Cameroon, 3rdby Ben West
With ancient chiefdoms tucked between terraced fields and volcanic mountains, Mount CameroonAfrica's highest peak, the impressive Waza National Park with its herds of elephants, and the coast's sleepy palm-fringed beaches, Cameroon has no shortage of attractions, yet it somehow fails to be a tourist haunt. The only full-length, English-language guide, this
With ancient chiefdoms tucked between terraced fields and volcanic mountains, Mount CameroonAfrica's highest peak, the impressive Waza National Park with its herds of elephants, and the coast's sleepy palm-fringed beaches, Cameroon has no shortage of attractions, yet it somehow fails to be a tourist haunt. The only full-length, English-language guide, this book contains essential information on nature, culture, and staying healthy plus practical details like getting around and accommodation options in the city and countryside. It includes details of wildlife and bird sites, ancient tribal kingdoms, colorful trading towns, 'pygmy' hunting camps, and even where to see the endangered lowland gorilla.
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By Ben West
Bradt Travel GuidesCopyright © 2011 Ben West
All right reserved.
My first visit to Cameroon was my first contact with Africa, leading to a fascination with the continent that remains unabated. In 1986 I joined a friend who was visiting his father, who lived in the Cameroonian capital, Yaoundé.
I was instantly captivated by the country, not least due to its diversity, and the great contrasts to the way of life I knew. That first trip was certainly eventful. After an excursion to the north of the country I returned to Britain with two types of malaria, blackwater fever and another tropical illness, filariasis. My friend ended up in a Yaoundé hospital, also having contracted malaria and dysentery.
Despite this, the strong force Africa seems to take hold on many people applied with us, and both of us have returned to Africa a number of times.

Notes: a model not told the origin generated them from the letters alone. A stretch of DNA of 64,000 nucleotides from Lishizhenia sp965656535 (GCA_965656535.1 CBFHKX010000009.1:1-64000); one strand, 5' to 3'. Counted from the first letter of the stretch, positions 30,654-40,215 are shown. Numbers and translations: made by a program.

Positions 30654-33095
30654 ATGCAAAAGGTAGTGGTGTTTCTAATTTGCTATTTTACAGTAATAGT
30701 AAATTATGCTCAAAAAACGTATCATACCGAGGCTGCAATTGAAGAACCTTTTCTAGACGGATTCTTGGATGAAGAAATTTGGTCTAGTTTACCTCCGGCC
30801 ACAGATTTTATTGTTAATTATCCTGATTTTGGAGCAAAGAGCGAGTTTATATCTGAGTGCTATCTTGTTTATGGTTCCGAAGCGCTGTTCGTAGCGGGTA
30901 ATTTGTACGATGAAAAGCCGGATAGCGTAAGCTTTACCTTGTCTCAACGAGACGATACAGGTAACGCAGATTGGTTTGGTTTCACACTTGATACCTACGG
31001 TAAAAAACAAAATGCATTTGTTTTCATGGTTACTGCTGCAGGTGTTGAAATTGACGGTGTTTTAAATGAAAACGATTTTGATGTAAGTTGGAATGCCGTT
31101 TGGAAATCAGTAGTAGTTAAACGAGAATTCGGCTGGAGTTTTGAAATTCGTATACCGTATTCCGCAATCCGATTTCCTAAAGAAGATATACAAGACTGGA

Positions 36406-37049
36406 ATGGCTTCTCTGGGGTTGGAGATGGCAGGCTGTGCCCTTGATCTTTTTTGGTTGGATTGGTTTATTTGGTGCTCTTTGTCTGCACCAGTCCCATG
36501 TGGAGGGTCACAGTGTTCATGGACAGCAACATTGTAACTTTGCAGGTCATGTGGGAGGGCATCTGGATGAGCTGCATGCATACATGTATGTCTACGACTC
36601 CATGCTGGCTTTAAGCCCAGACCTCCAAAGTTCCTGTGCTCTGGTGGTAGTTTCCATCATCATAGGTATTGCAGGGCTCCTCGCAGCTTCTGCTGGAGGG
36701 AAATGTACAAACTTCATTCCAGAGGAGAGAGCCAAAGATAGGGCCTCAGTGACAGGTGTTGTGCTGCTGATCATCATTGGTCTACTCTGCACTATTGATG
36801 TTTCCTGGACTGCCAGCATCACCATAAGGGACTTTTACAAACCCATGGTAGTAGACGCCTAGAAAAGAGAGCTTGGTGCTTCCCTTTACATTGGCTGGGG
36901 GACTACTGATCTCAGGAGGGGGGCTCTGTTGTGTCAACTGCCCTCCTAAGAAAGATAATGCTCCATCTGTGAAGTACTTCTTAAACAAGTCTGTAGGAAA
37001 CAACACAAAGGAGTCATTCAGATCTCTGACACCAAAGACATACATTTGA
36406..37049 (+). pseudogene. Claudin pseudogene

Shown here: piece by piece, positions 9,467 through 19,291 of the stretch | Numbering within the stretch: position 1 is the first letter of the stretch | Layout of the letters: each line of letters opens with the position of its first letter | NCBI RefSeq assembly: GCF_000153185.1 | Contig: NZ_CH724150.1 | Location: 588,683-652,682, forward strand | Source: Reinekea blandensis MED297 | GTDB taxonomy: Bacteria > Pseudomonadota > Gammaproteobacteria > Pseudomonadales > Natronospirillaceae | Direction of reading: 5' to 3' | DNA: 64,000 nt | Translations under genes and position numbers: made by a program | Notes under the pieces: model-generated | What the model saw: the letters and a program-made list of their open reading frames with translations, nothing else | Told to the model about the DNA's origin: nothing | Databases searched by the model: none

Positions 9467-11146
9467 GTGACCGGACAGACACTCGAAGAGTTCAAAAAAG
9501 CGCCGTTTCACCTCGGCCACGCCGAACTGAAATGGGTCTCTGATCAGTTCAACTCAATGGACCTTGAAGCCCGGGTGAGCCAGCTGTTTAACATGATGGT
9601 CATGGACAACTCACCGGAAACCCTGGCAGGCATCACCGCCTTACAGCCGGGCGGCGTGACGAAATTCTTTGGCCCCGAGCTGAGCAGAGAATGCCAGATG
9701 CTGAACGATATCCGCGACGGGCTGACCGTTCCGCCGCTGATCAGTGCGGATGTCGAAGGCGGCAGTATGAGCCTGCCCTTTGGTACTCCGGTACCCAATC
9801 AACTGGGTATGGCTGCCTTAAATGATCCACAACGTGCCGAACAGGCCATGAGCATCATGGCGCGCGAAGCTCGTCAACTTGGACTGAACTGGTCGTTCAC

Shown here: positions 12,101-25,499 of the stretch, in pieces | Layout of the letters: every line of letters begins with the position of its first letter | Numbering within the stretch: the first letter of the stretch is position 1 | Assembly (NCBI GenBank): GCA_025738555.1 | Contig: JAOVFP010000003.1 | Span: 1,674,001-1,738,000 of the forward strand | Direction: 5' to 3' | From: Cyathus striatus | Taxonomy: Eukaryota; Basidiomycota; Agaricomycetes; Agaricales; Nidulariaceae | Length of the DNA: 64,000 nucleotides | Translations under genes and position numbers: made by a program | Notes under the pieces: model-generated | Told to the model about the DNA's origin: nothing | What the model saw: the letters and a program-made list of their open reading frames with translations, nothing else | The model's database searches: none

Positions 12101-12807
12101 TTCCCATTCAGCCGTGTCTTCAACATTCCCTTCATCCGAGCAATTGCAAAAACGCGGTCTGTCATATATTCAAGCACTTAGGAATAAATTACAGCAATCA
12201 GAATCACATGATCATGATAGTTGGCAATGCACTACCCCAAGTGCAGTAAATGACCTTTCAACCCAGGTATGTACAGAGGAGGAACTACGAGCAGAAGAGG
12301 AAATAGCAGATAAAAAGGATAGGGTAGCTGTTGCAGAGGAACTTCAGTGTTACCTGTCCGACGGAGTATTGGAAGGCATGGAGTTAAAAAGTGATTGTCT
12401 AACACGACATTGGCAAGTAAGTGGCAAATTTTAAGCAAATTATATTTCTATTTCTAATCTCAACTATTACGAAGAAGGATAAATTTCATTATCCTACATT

Inexplicably, Cameroon seldom features on travelers' plans despite the huge wealth of cultural and geographical treasures it possesses. To non-travelers it also remains a little-known country, and indeed the impressive performance of its football team from 1990 onwards, the Lake Nyos tragedy of 1986 (where volcanic toxic gas claimed hundreds of Cameroonian lives) and celebrated makossa musician Manu Dibango are about the only things many people can associate with it.
Much of the year, and during the rainy season especially, there are indeed very few travelers (as most people like to call themselves) or tourists (as others call most travelers). In September, for example, in many areas you may only see one tourist a week, if that.
To enjoy it most, accept that life in Cameroon, as in the whole of Africa, runs at a slower pace than most of us are probably used to. Patience is a massive virtue here. Cameroonians do not pay as much attention to time and punctuality as the typical Westerner, as they feel that one need not be enslaved by a clock. So slow down, and you'll take it all in and enjoy it so much more.
Excerpted from Cameroon, 3rd by Ben West Copyright © 2011 by Ben West. Excerpted by permission.
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Meet the Author
Ben West writes on travel for newspapers and magazines. Travel writing has taken him to more than 20 countries, including six in Africa. His first trip to Cameroon in 1986 netted him four tropical diseases.
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